Integrating a 13,600kg (30,000lb) bomb on the Boeing B-52 must wait at least 10 months because of a programme delay, causing a 33% cost increase for the US Air Force's proposed new bunker-buster.
The first live drop of the Boeing Massive Ordnance Penetrator (MOP), containing 2,500kg of explosive, is now scheduled for June, says Sandy Davis, Air Force Research Laboratory (AFRL) programme manager. The first B-52 drop test was originally planned for August 2007.
The programme has slipped because of technical problems with a "common carriage" bomb-release rack, says Davis. The undisclosed difficulties have forced the AFRL to design a new bomb rack for the MOP.
Development of the weapon's components, including guidance system, control surfaces, fuses and arming device, remain on track, says Davis. AFRL has increased the test programme's budget to $30 million - a $10 million jump - to cover development of the unique bomb rack.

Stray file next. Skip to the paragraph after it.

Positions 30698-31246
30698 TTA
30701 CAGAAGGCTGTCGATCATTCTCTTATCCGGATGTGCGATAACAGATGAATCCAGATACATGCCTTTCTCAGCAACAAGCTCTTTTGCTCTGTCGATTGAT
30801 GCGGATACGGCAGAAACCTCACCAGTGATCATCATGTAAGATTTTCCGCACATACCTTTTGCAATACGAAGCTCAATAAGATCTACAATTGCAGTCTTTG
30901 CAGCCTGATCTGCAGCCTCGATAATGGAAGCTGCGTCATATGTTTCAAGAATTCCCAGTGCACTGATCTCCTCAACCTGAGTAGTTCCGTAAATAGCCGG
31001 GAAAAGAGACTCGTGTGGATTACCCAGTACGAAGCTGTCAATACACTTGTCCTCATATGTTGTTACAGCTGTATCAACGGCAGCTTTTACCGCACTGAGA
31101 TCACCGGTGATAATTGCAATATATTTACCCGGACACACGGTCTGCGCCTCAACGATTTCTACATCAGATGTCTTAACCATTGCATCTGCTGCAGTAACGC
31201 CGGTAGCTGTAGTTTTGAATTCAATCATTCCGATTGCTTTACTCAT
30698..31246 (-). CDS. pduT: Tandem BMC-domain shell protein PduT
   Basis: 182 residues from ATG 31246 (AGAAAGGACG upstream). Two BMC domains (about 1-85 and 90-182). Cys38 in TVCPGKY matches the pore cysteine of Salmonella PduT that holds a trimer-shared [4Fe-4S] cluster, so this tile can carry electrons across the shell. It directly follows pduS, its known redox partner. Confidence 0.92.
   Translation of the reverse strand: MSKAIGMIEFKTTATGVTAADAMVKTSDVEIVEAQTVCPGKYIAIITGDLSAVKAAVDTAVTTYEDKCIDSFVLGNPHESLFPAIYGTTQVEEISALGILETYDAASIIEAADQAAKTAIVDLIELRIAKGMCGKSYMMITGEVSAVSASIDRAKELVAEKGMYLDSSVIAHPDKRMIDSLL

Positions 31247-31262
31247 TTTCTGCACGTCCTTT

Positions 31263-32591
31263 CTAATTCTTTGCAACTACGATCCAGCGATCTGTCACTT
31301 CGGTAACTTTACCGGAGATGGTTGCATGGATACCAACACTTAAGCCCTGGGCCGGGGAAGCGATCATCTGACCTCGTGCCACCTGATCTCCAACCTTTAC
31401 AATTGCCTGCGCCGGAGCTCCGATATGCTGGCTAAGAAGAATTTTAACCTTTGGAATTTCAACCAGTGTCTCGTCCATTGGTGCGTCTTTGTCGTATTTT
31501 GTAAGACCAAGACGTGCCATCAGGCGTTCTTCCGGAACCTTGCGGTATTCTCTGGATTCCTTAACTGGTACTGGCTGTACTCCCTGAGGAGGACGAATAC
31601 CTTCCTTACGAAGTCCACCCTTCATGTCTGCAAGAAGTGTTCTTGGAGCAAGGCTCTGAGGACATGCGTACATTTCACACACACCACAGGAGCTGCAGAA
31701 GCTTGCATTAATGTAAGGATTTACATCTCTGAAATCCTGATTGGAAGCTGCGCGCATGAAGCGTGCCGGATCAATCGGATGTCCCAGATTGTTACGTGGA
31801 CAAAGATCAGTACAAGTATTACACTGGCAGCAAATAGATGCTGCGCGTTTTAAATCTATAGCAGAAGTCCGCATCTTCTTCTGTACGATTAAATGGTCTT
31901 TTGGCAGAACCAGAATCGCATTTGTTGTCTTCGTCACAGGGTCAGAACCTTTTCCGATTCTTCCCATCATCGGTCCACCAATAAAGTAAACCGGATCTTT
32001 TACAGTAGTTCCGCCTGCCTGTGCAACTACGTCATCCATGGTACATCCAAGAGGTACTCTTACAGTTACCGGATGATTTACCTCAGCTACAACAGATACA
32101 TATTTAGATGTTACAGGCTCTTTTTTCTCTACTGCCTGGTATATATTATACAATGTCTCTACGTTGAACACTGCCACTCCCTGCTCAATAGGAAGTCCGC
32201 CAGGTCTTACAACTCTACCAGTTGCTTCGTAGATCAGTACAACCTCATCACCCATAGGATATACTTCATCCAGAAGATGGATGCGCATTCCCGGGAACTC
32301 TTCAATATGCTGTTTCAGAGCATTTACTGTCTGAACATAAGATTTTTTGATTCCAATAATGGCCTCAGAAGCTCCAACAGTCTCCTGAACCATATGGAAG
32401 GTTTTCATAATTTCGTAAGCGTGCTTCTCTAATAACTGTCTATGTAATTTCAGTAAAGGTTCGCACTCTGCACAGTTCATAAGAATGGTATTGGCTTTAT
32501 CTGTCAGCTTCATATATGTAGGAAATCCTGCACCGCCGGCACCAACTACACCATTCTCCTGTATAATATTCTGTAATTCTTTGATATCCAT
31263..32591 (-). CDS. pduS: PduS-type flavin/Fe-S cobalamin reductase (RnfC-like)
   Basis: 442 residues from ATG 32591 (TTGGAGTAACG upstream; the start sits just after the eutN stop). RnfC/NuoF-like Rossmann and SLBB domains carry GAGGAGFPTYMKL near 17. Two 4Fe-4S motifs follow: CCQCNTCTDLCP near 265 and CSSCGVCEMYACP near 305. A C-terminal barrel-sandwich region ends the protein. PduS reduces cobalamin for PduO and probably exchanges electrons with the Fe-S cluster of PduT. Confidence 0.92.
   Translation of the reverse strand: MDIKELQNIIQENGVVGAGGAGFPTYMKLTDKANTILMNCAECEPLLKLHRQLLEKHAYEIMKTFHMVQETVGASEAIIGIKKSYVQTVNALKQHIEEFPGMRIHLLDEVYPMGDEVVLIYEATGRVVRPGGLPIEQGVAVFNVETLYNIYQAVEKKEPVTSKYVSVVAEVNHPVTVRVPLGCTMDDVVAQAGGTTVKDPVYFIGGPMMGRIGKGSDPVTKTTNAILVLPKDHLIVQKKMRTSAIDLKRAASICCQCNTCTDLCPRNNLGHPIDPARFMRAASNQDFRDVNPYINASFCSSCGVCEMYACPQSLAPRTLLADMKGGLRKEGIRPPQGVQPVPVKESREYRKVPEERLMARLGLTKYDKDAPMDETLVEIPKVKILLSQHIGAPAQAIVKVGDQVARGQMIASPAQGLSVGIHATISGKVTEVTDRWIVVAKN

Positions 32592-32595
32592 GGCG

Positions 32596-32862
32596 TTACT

It is not clear how the delays will affect the timetable for the US Air Forces's plan to integrate the same weapon on the Northrop Grumman B-2. US Congress has blocked the funding request to integrate the MOP into the B-2.
The MOP is being designed to attack the most deeply buried targets, such as underground bunkers hardened against smaller bombs. The 2,000kg GBU-28, with the BLU-113 penetrating warhead, is the largest bunker buster in the USAF's current inventory.
The Defense Threat Reduction Agency is sponsoring the B-52 test programme. The goal is to compare the MOP's performance to a lighter-weight, high-speed missile, to determine which weapon is more effective.
Boeing is funded to build four MOPs to perform live tests from June to December.